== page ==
Could Scotland, Wales and NI win it for AV?

Change in voter turnout over time for five sel...

Image via Wikipedia

Most polling appears to show that the AV referendum is headed for a solid defeat but is the polling wrong for a odd reason. England might well vote strongly against but Wales, Scotland and NI are having regional assemblies elections and given their local voting systems are forms of PR they may well be elected to vote strongly in favour and with a considerably higher turnout rate than for the English local council elections.

In a worked example using some not unreasonable numbers.

33% turnout of 45 million would be 15 million or so. a 60/40 split for No would equate to 9 / 6 million.

The likely number of the potential voters in the regional assemblies would be around 3.5 million. If they went 3.0 million to 0.5 million (which is a big ask in fairness) in favour of AV it would lead to a much closer result than expected of 9.5 million Yes to 9 million No. Were the Yes vote to make that England result much closer that 60/40 then the higher turnout and margin of victory from the regions could actually save the result for the YES campaign. I suspect a 2:1 win in the regions for AV and if the YES vote in England can get to 45% then I think they can still win.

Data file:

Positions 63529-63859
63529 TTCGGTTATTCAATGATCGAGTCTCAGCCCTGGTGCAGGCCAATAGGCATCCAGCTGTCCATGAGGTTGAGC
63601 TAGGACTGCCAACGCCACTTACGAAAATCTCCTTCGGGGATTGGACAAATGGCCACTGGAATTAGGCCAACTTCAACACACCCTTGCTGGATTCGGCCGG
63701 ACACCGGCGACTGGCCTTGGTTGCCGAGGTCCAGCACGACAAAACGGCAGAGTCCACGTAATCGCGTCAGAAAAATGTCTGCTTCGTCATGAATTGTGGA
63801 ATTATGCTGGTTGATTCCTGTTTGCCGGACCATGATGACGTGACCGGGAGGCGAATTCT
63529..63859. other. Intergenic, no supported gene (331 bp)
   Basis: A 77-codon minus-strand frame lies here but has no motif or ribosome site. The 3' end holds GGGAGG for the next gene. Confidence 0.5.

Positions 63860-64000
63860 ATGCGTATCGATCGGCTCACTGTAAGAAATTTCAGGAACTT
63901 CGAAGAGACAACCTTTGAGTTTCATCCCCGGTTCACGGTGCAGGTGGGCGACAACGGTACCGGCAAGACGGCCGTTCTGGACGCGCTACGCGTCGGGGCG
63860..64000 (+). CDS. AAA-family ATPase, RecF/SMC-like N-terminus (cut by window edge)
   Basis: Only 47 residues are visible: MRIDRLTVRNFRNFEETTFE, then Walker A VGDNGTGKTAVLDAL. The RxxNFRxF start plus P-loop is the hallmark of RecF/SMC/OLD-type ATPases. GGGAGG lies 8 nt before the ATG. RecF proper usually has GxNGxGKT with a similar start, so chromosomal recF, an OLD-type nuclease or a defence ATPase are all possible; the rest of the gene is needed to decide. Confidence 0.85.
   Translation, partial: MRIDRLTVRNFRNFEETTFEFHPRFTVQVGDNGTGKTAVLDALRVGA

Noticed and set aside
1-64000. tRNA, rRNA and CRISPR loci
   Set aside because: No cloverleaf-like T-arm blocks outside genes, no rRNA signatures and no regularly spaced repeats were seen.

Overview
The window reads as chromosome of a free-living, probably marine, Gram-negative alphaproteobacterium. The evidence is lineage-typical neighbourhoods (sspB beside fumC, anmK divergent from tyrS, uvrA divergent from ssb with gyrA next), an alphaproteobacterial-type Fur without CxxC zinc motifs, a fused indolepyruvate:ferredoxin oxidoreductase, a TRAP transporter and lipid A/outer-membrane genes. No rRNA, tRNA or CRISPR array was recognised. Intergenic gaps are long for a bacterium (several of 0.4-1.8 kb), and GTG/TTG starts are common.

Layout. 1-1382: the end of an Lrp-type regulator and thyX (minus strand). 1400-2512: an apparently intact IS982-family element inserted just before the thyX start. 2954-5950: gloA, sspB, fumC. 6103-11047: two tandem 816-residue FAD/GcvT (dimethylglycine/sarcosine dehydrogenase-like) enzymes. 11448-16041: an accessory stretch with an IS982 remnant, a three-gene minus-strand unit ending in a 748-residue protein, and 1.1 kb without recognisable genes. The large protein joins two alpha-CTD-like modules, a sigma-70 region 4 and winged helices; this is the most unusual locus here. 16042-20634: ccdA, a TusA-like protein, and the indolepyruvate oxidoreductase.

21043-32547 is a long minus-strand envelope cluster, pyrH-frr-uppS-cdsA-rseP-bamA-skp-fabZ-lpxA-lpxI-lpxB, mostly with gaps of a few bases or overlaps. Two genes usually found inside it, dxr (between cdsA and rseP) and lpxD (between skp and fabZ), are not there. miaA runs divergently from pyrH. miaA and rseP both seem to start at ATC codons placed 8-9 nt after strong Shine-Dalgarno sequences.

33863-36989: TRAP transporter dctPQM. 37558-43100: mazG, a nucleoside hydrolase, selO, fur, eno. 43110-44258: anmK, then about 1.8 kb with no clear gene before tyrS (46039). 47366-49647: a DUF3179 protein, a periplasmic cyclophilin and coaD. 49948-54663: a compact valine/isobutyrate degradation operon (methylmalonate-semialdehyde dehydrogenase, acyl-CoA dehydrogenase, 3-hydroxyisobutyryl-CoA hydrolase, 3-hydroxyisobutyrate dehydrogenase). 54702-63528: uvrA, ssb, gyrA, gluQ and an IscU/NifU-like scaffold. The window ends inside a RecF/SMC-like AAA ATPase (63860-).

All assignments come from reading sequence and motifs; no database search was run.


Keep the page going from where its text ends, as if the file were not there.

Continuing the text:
Between 1979 and 1996 the average turnout in local elections in England was 41 per cent but it is much closer to 30% over the last decade and a half.

Enhanced by Zemanta
This entry was posted in 2011 and tagged , , , , , . Bookmark the permalink.

Leave a Reply

Your email address will not be published. Required fields are marked *